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4.4 out of 5 stars
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on 13 March 2017
Fantastic series and a great season, left me wanting more
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At first there were misgivings. After all, the series originally set out to depict Superman's early years. Now, with Clark Kent a reporter at The Daily Planet, surely the story is up to date? Can this prove a season too far, especially with Michael Rosenbaum's Lex Luthor no longer around?

Such doubts are quickly dispelled, viewers again destined for highly imaginative plots and stunning special effects. In fact, there is still a way to go, Superman as we know him yet to emerge - Clark remains without specs and knows not how to fly. Instead, identified simply as "The Red-Blue Blur" when doing his good deeds, Clark increasingly fears detection and realizes the need for two distinct identities....

As Chloe, Allison Mack has a busy season - first of all possessed by Brainiac, then falling for a killing machine (newly wedded husband Jimmy not exactly pleased). Aaron Ashmore makes an appealing Jimmy, deserving far better than what is in store. Cassidy Freeman proves an enigmatic, ruthless Tess, she looking after the absent Lex's interests. Erica Durance is more acceptable now the focus is more on her as a reporter. In the past she was too often an irritant. Hopefully we have at last seen the end of the Clark-Lana saga, it responsible for the series' more mushy aspects. The character of Davis Bloome intrigues, he forever agonizing over his uncontrollable homicidal urges - cue for a Beauty and the Beast scenario.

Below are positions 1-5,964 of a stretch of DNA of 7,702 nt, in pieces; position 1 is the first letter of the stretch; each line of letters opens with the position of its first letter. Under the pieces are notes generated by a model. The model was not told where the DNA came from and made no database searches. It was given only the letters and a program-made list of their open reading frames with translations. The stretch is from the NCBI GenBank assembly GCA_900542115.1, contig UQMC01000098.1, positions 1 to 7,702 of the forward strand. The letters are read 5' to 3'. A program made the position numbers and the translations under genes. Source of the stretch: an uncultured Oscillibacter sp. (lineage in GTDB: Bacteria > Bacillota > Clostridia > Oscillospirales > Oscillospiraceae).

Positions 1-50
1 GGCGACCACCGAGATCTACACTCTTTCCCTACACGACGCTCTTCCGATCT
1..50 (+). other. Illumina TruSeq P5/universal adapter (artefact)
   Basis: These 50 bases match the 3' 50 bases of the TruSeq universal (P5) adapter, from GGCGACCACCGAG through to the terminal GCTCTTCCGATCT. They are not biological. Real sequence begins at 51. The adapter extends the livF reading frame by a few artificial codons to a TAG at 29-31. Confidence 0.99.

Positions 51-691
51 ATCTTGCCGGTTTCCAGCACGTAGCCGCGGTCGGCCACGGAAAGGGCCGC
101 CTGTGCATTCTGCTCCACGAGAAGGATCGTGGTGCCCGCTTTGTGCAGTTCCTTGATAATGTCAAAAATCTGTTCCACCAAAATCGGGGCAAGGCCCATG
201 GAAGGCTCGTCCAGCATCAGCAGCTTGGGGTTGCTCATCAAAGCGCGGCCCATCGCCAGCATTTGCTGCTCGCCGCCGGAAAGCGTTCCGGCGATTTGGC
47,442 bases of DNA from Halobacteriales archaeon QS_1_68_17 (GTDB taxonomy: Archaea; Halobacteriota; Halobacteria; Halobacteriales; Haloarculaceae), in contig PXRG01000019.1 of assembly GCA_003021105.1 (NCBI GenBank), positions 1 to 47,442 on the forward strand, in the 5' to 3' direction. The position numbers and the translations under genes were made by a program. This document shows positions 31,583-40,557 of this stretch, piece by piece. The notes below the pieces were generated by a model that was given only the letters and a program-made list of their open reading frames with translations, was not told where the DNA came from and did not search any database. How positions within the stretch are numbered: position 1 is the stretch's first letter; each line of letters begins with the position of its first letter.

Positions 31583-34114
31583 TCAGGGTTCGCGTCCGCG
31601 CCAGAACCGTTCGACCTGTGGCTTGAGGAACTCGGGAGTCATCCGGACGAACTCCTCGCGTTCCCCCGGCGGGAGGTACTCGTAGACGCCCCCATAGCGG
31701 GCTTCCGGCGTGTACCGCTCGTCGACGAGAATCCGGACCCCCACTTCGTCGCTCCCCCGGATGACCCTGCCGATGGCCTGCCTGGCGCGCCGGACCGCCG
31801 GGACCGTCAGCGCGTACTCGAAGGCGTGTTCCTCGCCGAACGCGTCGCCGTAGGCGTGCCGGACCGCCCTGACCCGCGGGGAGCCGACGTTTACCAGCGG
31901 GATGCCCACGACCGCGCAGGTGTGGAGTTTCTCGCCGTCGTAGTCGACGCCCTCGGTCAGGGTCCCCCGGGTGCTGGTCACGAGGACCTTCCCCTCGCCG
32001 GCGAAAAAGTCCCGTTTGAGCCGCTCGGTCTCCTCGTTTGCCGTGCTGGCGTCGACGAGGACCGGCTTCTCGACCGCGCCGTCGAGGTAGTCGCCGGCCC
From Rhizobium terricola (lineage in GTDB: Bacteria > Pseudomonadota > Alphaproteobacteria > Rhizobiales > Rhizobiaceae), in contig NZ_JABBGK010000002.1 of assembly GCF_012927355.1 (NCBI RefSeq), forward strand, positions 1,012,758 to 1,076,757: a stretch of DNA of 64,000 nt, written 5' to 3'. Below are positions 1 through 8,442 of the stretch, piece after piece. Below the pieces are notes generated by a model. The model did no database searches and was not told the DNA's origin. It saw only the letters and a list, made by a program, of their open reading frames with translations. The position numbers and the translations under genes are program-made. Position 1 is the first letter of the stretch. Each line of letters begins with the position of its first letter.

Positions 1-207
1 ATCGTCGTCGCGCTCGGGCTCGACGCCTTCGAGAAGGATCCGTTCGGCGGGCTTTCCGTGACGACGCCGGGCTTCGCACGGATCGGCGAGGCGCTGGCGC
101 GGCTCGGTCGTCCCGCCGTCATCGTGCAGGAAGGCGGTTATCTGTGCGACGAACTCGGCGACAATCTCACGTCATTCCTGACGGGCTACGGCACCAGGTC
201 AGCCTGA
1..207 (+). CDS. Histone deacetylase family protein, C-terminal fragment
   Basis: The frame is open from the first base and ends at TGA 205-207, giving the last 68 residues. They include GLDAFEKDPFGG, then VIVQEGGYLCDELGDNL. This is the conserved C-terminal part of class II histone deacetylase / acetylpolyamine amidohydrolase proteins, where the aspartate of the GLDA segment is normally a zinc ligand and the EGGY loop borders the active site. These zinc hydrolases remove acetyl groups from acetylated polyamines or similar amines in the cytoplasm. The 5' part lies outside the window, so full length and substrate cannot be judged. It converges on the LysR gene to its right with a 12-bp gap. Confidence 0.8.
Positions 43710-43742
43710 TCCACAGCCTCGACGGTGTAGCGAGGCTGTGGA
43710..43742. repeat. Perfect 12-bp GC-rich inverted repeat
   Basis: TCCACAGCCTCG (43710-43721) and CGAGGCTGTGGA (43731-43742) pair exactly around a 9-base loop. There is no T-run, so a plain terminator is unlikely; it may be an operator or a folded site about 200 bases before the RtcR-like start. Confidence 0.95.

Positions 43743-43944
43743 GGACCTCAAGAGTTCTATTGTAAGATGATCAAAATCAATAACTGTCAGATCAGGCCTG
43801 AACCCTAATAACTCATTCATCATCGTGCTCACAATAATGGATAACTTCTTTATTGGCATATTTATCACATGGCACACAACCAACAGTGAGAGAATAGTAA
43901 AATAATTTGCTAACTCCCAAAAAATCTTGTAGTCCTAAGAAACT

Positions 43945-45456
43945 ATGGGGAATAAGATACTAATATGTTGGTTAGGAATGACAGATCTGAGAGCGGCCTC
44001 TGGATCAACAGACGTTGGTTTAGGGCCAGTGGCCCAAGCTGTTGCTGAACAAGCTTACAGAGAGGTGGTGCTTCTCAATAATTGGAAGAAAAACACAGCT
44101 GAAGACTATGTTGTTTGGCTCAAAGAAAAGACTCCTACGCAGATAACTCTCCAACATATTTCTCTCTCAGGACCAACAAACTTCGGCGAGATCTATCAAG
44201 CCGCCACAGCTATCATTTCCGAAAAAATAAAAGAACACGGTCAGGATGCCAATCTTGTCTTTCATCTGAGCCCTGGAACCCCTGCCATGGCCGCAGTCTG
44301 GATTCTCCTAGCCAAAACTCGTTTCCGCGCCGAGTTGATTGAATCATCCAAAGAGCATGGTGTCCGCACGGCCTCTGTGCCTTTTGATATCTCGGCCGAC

Inevitably not everything pleases. It hardly helps, for example, to have four actresses with shoulderlength black hair - at times confusing when so many scenes are on the dark side. The farm sequences look good with all those warm colours but prompt speculation about who tends the livestock (etc.) when Clark can be away for months at a time. The Daily Planet offices also rarely appear a hub of activity. Why, too, is practically everybody in Metropolis seemingly aged around thirty or under? Only in one scene are there people noticably older and, within seconds, they are all blown up. Political Correctness is occasionally tedious - prolonged agonizing over whether one is justified killing a mass murderer. (I am on Green Arrow's side there - good to see him, by the way.)

Such reservations aside, at its best the series exhilarates - much of the credit due to Tom Welling who literally towers over all. He continues to shine as Clark, the super hero movingly mindful of his responsibilities and struggling to do what is right. In short, the series remains full of steam and highly inventive. (Note, for instance, those visitors from the 31st Century.) Yes hopes are confidently buoyant for a sizzling Season 9.
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on 29 June 2009
I really enjoyed this season of Smallville. I've been a fan since the start and have watched this show fluctuate in quality over the years; yet it never really seemed to fulfil its potential. A potential it always had when armed with such a rich comic book mythos and such a talented cast of actors. Until this season that is. Not to suggest that this season is perfect and a year where Smallville fully realised that potential, but it is a season where the writers went a long way towards achieving this. It certainly helped that Smallville gained a new writer (Brian Q. Miller) whose episodes were excellent. And we were rid of Al Gough and Miles Millar (the old showrunners); this fresh blood helped inject the show with a renewed vision for its future.

The usual players that we've come to know over the years including daddy Lex, Lex himself and Lana Lang have all left the building. Leaving centre stage to Clark, Lois, Chloe, Jimmy, Oliver (he's back!) and two new characters name of Tess and Davis. I thought this change of line up truly reinvigorated the show and I particularly enjoyed Tess as a villain -- seeing Ollie again was also gratifying. Justin Hartley being well deserving of a regular spot on Smallville.

The season opens as Clark joins Lois Lane at the bull pen... as with anything hilarity ensues and Clark must learn to deal with this new situation. Something which takes him a good while. This season really sees Clark acting like a hero, accepting his destiny and going a long way towards mending the damage of his horrid relationship with Lana Lang. I found myself adoring Clark again. Something I didn't think would happen -- Tom Welling certainly looked a lot happier, as opposed to bored!